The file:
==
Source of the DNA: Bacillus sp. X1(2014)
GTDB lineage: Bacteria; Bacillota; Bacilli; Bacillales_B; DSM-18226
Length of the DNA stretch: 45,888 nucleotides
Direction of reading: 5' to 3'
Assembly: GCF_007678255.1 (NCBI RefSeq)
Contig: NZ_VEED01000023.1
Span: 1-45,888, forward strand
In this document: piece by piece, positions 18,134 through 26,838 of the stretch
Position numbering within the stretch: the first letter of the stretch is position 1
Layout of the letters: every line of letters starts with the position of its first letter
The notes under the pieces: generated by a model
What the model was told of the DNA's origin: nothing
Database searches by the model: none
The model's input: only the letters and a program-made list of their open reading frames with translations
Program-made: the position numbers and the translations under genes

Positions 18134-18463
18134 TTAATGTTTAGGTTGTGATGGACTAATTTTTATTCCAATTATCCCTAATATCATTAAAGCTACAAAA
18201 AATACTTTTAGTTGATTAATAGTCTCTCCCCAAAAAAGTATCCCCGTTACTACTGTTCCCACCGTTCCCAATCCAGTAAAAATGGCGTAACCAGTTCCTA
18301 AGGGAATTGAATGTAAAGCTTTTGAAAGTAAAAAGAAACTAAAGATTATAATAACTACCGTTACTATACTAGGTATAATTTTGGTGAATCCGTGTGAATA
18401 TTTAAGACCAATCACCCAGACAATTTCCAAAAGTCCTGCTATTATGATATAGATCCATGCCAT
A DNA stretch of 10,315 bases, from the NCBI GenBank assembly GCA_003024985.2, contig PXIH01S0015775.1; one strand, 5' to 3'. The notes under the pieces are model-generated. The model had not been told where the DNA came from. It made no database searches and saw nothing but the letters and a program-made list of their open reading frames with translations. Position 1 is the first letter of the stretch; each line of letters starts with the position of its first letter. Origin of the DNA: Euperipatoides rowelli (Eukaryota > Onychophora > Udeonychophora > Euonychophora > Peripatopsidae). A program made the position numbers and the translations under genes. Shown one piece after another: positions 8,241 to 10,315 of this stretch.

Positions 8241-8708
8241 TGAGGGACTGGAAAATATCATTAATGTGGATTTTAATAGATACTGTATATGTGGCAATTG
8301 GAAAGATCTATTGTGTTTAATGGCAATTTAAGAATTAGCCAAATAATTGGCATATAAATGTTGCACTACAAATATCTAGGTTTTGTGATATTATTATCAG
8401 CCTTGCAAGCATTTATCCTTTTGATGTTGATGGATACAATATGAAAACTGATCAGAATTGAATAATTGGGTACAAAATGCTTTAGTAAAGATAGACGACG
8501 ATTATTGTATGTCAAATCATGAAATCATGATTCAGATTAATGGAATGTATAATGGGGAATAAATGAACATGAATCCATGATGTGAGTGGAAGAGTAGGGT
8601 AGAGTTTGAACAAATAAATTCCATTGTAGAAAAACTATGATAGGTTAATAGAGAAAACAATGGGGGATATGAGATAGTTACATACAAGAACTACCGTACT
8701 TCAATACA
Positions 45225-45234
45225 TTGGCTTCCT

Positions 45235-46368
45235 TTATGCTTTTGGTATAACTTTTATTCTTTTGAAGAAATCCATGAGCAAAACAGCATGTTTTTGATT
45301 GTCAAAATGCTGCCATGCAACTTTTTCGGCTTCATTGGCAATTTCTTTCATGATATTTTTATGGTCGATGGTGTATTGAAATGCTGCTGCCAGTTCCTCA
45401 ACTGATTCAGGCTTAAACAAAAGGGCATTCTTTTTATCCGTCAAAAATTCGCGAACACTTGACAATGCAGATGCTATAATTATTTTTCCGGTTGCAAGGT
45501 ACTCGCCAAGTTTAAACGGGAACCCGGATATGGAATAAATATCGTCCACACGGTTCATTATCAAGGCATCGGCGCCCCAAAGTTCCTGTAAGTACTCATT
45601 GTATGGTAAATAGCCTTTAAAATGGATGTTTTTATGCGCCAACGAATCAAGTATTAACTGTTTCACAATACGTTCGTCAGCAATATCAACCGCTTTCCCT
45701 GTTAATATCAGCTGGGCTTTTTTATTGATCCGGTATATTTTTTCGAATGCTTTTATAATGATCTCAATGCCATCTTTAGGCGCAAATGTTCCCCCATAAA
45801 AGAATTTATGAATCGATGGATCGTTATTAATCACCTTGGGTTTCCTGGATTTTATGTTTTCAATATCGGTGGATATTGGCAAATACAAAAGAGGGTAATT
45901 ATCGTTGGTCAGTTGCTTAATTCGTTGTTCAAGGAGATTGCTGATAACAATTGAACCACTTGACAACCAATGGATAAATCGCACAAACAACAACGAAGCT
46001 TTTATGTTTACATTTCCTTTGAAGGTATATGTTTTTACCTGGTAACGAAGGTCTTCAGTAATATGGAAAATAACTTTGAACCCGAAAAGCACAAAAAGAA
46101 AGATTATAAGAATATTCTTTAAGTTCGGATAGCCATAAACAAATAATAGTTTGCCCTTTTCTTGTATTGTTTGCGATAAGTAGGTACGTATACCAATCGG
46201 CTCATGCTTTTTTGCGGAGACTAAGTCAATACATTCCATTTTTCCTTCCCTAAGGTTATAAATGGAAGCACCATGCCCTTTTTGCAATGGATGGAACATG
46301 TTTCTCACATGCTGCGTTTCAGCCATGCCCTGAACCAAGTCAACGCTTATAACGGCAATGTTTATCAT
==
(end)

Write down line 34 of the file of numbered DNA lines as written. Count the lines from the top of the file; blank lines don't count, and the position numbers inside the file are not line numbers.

45401 ACTGATTCAGGCTTAAACAAAAGGGCATTCTTTTTATCCGTCAAAAATTCGCGAACACTTGACAATGCAGATGCTATAATTATTTTTCCGGTTGCAAGGT